I have been consulting the Nei Jing for 35 years initially in its French translation (by Chamfrault) and later in Chinese. As we all know, the Nei Jing is a mine of information and most of the things we do in practice are in this text.
It should be stressed that the Nei Jing was written by many different doctors and edited several times notably during the Song dynasty. For this reason besides containing all the familiar theories, the Nei Jing also has many passages that present unusual theories. This clinical tip and subsequent ones will discuss the more unusual aspects of the Nei Jing, the first one being about the Heart.
The Heart and the Eyes
There are many passages of the Nei Jing that make correlations between a Zang and the sense organ that are different than the usual ones (e.g. Liver and eyes, Lungs and nose, etc.). For example, chapter 81 of the Su Wen correlates the Heart to the eyes. It says “Among the 5 Zang, the Heart is the orifice of the eyes and a good lustre of the eyes is a manifestation of the Heart.”
As we know from diagnosis the lustre of the eyes is a very important manifestation of the state of the Shen. Eyes with lustre indicate a good state of the Shen while dull, lustreless eyes indicate long-standing emotional problems.
Apart from the eyes being the orifice of the Heart from a Shen perspective, the Heart also influences the eyes on a physical level. Chapter 11 of the Ling Shu describes the pathways of the Divergent channels and the Heart Divergent channel goes to the inner corner of the eyes. A redness in the inner corner of the eyes often indicates Heart-Fire and not necessarily Liver-Fire as we may be inclined to conclude (given the close relationship between Liver and eyes).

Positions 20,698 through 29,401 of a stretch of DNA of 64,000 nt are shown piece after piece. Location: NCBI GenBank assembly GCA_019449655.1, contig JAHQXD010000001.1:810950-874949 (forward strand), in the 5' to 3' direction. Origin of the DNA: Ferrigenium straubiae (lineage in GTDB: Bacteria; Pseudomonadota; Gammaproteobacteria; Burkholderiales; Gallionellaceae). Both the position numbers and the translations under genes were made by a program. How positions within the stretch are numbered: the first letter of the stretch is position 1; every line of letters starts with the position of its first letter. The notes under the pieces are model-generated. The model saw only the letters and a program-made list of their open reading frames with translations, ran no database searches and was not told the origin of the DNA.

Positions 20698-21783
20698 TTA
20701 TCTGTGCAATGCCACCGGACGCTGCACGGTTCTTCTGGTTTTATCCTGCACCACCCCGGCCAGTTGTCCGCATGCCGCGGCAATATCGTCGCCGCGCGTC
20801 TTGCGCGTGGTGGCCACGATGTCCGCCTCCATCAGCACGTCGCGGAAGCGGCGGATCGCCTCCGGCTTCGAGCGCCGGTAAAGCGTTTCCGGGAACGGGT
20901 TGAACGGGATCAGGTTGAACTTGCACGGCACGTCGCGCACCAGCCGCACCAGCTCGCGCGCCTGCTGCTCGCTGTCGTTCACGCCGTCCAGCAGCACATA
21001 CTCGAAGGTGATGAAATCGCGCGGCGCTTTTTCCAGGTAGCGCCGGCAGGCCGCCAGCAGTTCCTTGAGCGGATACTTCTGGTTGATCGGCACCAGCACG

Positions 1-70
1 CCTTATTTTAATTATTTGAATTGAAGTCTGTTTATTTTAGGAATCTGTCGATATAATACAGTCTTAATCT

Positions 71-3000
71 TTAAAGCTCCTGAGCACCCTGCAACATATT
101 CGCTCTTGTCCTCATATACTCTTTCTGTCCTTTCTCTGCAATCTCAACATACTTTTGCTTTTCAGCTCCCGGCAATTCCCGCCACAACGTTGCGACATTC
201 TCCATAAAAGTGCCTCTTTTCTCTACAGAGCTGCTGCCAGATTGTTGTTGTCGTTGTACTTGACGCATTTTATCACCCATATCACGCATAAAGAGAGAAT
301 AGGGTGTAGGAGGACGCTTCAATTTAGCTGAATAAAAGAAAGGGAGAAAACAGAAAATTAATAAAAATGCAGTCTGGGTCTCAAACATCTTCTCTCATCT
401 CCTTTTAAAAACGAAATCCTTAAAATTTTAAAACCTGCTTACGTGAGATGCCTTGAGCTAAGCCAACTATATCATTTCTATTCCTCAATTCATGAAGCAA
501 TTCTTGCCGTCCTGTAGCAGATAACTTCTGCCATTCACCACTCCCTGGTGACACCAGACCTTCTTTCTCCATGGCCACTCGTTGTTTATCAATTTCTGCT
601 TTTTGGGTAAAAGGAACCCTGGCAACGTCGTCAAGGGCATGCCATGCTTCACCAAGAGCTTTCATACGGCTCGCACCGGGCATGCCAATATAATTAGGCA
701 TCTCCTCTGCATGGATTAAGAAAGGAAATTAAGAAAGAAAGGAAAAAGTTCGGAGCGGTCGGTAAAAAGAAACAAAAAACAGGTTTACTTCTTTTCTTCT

Another connection between the Heart and eyes is that the Heart Luo channel goes to the eyes.
To treat eye problems related to the Heart such as redness or blood-shot eyes especially in the inner corner the best point is HE-5 Tongli; if there is Heart Fire I would add HE-8 Shaofu.
The Heart and the nose
Of course the nose is the orifice of the Lungs from a 5-Element perspective, but chapter 11 of the Su Wen makes a correlation between the Heart and the nose. It says “The five flavours enter the nose and are stored in the Heart and Lungs. That is why disorders of the Heart and Lungs can cause nasal obstruction.” In case of nasal obstruction related to the Heart I would use HE-9 Shaochong.
The Heart as the Root of Life
We generally refer to the Kidneys as the root of life because they store Jing. Chapter 9 of the Su Wen states that the Heart is the Root of Life. In this context the Heart is considered the root of life because it houses the Shen. In fact this chapter says “The Heart is the Root of Life because it houses the Shen.”
This is an interesting statement because it relates the Root of Life both to the Kidneys (because they store Jing) and the Heart because it houses the Shen. This highlights the important connection between Fire and Water and between Heart and Kidneys. In other words our constitution depends not only on the Jing of the Kidneys but also on the Shen of the Heart.
In order to influence the Root of Life of the Heart I would use HE-7 Shenmen and Ren-15 Jiuwei.
The Heart and the Ears
Chapter 4 of the Su Wen makes an unusual correlation between the Heart and the ears. It says “The Heart opens into the ears and stores Jing in the Heart.”
Generally, ear problems such as deafness or tinnitus are related to the Kidneys. However such problems maybe related to the Heart especially when there is a deficiency in the Upper Burner with Heart-Qi not rising to the head. We would know this from the pulse being weak in both cun positions. To treat this type of ear problem related to the Heart I would use HE-5 Tongli.
1. 1979 The Yellow Emperor’s Classic of Internal Medicine-Simple Questions (Huang Ti Nei Jing Su Wen). People’s Health Publishing House, Beijing, first published c. 100 BC, p. 571.
2. Ibid. p. 78.
3. Ibid. p. 60
4. Ibid p. 26